Golf news: Justin Rose, Danny Willett to play in Rio Olympics

The Sports Xchange
British golfer Justin Rose throws his club on the 4th hole at the 145th Open Golf Championship in Troon, Scotland July 15, 2016. Photo by Hugo Philpott/UPI
British golfer Justin Rose throws his club on the 4th hole at the 145th Open Golf Championship in Troon, Scotland July 15, 2016. Photo by Hugo Philpott/UPI | License Photo

Justin Rose and Masters champion Danny Willett committed to play for Great Britain in the Rio Olympic Games on the final day to make the decision and two other players withdrew.

"If I could fast-forward 10 years, I would like my career to read, 'Justin Rose: multi-major champion and Olympic gold medalist,'" said Rose, who won the 2013 U.S. Open at Merion.


"I've just been excited, I can't really explain from my point of view. I'm excited about it, treating it as a once-in-a-lifetime opportunity. I think that at this stage of my career it's something that comes around once every four years.

"Just being a part of Team GB, in a sense you feel like you're part of something bigger than just your individual sport as well. So it's going to be a fun occasion, and I've never been to an Olympic Games in any capacity. To go, obviously, as an athlete is a huge honor. But as part of the whole experience, I want to take in the Games as a whole."

Francesco Molinari of Italy withdrew because of family reasons without giving specifics and was replaced by Matteo Manassero, and Angelo Que of the Philippines gave up his spot in Rio de Janeiro over fears of the Zika Virus.


In all, 20 male golfers have withdrawn from the Olympics, including the top four players in the World Golf Rankings -- Jason Day of Australia, Dustin Johnson, Jordan Spieth and Rory McIlroy of Northern Ireland.

The only woman to withdraw was Lee-Anne Price of South Africa.

--Peter Senior of Australia is quitting the PGA Tour Champions after seven seasons in which he failed to win a tournament.

Golf Australia's website on Wednesday quoted his longtime coach, Gary Edwin, as saying Senior will retire to the Gold Coast south of Brisbane and quit touring because of injuries to both elbows.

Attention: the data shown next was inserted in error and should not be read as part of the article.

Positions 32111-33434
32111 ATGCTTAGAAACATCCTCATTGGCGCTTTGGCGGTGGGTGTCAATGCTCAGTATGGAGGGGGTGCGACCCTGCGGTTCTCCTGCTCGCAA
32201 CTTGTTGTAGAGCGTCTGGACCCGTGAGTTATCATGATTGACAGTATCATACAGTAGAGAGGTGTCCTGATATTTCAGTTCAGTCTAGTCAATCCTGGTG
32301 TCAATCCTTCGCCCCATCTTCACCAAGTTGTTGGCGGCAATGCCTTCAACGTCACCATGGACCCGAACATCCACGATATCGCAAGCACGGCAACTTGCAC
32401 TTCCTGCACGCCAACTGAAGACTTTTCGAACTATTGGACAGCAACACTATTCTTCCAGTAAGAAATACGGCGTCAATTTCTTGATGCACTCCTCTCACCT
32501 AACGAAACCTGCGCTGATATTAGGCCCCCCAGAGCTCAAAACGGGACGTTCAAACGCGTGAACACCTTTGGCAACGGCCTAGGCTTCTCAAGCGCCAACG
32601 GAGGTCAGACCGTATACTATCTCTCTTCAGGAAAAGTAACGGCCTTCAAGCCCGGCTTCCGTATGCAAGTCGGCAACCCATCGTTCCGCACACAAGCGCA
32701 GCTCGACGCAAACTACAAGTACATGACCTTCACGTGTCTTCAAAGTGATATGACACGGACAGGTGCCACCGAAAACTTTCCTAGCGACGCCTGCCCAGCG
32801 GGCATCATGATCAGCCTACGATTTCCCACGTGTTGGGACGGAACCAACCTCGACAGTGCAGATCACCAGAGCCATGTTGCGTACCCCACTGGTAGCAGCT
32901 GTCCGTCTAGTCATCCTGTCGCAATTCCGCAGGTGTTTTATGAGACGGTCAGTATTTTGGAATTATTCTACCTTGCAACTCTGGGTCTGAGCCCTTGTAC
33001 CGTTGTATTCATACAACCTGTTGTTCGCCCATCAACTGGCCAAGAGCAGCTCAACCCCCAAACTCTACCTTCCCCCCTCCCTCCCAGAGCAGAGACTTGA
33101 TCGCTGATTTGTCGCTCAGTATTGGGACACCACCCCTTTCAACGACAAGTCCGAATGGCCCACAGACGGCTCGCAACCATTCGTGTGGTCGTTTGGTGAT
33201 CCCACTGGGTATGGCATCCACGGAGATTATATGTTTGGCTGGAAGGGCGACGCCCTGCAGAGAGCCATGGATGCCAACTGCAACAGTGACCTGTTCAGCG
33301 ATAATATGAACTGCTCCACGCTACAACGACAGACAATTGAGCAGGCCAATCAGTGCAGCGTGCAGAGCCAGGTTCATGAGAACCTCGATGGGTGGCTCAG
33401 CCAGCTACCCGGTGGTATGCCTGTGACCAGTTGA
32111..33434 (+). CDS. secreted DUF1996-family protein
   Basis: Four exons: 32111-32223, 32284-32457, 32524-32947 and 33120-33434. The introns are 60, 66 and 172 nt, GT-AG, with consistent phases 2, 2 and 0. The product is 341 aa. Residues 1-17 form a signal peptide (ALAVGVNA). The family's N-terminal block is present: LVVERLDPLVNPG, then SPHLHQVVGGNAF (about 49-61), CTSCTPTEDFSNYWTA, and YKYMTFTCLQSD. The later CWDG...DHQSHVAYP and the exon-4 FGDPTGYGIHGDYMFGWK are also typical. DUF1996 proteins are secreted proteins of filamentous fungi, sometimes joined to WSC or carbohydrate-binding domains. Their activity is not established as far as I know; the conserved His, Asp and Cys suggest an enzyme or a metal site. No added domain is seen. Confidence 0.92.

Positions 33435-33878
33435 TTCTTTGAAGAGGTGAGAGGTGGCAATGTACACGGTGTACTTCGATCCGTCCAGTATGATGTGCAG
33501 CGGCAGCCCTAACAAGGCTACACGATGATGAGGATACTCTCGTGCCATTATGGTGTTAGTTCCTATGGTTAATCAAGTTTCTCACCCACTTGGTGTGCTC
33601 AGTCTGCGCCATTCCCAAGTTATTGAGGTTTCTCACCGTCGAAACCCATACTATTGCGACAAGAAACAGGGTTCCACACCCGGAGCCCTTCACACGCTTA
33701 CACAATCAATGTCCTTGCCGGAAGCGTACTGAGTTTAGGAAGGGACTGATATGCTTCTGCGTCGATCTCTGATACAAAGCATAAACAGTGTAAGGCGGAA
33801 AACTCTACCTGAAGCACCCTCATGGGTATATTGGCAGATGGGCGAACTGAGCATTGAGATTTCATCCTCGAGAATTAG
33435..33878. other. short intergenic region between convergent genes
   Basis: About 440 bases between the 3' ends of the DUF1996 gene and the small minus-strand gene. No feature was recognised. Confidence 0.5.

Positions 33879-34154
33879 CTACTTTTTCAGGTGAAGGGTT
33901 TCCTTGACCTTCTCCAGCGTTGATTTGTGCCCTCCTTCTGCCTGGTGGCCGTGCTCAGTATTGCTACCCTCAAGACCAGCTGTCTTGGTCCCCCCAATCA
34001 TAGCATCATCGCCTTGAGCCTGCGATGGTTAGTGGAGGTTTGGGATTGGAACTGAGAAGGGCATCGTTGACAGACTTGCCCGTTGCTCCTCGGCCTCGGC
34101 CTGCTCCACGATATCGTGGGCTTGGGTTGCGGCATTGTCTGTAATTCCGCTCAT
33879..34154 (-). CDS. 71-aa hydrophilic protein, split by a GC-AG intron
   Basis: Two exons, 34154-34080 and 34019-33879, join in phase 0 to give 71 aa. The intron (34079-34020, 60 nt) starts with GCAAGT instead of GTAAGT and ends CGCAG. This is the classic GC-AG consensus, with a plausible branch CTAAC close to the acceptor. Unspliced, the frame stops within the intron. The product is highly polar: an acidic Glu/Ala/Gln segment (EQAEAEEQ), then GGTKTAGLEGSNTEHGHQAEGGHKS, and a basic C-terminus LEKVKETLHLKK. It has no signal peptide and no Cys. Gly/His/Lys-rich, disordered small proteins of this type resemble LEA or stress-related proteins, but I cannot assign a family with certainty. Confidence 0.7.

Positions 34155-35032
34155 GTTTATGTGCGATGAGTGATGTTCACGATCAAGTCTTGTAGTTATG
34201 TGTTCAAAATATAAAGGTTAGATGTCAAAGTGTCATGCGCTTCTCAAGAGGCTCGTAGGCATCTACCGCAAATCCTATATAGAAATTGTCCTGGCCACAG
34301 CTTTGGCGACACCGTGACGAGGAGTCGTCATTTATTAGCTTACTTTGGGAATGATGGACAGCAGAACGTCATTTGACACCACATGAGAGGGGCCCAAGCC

"He said this was going to be his last year anyway," Edwin said. "He can't practice before he plays. He's going back home; the kids are happy for him to be coming home.

"He'll play golf, but I don't think he'll do much international travel. I think he's made a decision with (his wife) June that it's about time."

Senior won more than $5.4 million on the U.S. 50-over tour, with 40 top-10 finishes but no trophies.

A winner of 34 professional tournaments, Senior's victories include the Australian Open at The Lakes in Sydney in 2012 and the Australian Masters at Huntingdale in 2015.


--Tim Mickelson resigned as men's golf coach at Arizona State.

Mickelson is the brother of PGA Tour star Phil Mickelson, who played at Arizona State.

"I have decided to pursue other business opportunities outside of the collegiate athletics world and therefore will not return to ASU this fall," Mickelson said in a statement.

"ASU has always been a special place for collegiate golf and it has been an honor to serve as the head coach of the Sun Devil men's golf program."

Athletic director Ray Anderson said assistant coach Judd Easterling will be retained to manage the program until a replacement is hired.

Mickelson led the Sun Devils to two top-10 national finishes in five seasons at the school.

--Rico Hoey, a two-time All-American who will be a senior at USC, claimed the biggest victory of his career and did it in style.

Hoey, of Rancho Cucamonga, Calif., shot 5-under-par 67 in the final round to win the 117th Southern California Golf Association Amateur by four strokes over Dan Erickson of Whittier at Barona Creek Golf Club in Lakeside.

"I'm speechless," said Hoey, whose total of 19-under 269 broke by four strokes the tournament record set by Scott Travers in 2010. "I honestly don't have the words to describe what winning this event means to me. I'm honored.


"To know that I've set the scoring record, that's really huge for my confidence. Hopefully, it's able to stand for a long time. ... I'm just happy to come out with a win. I was just trying to give myself a chance."

Hoey finished with a score of 66-70-66-67-269, and Erickson, a junior at Ferndale High, finished at 68-70-68-67-273.

Clay Geagler of Dana Point, Calif., was third at 71-66-66-71-274, followed by P.J. Samiere of Kailua, Hawaii, at 71-66-67-71-275 and Hidetoshi Yoshihara of Irvine, Calif., at 71-68-72-65-276.

Other former winners of the tournament include Tiger Woods, Al Geiberger, John Jacobs, John Merrick, John Pate and Charlie Wi.

--Billy Ciplinski, the caddie for Marco Dawson, was felled by an errant tee shot hit by Vijay Singh that struck him on the head during a practice round two days before the Open Championship last week at Royal Troon.

Ciplinski was taken to the medical center at Royal Troon and transferred to local hospital. He stayed overnight under observation but returned to the course the next day and carried Dawson's bag for the rest of the week.


"They didn't put in any stitches, they just glued it," Dawson said. "That was it. We got lucky."

Dawson and Ciplinski were standing on the eighth green when Singh's shot from he seven tee floored the caddie.

It was Ciplinski's wedding anniversary and he was able to spend it with his wife, who works as a physician's assistant at the hospital where Ciplinski was treated.

"I've never seen anyone get hit by a ball like that," Dawson said. "It came down square on him. Not a glancing blow. He went in and out of consciousness. Threw up a couple of times because he was getting faint. We didn't know how bad it really was."

The 52-year-old Dawson qualified for the Open Championship by winning the Senior British Open at Sunningdale last year.

Latest Headlines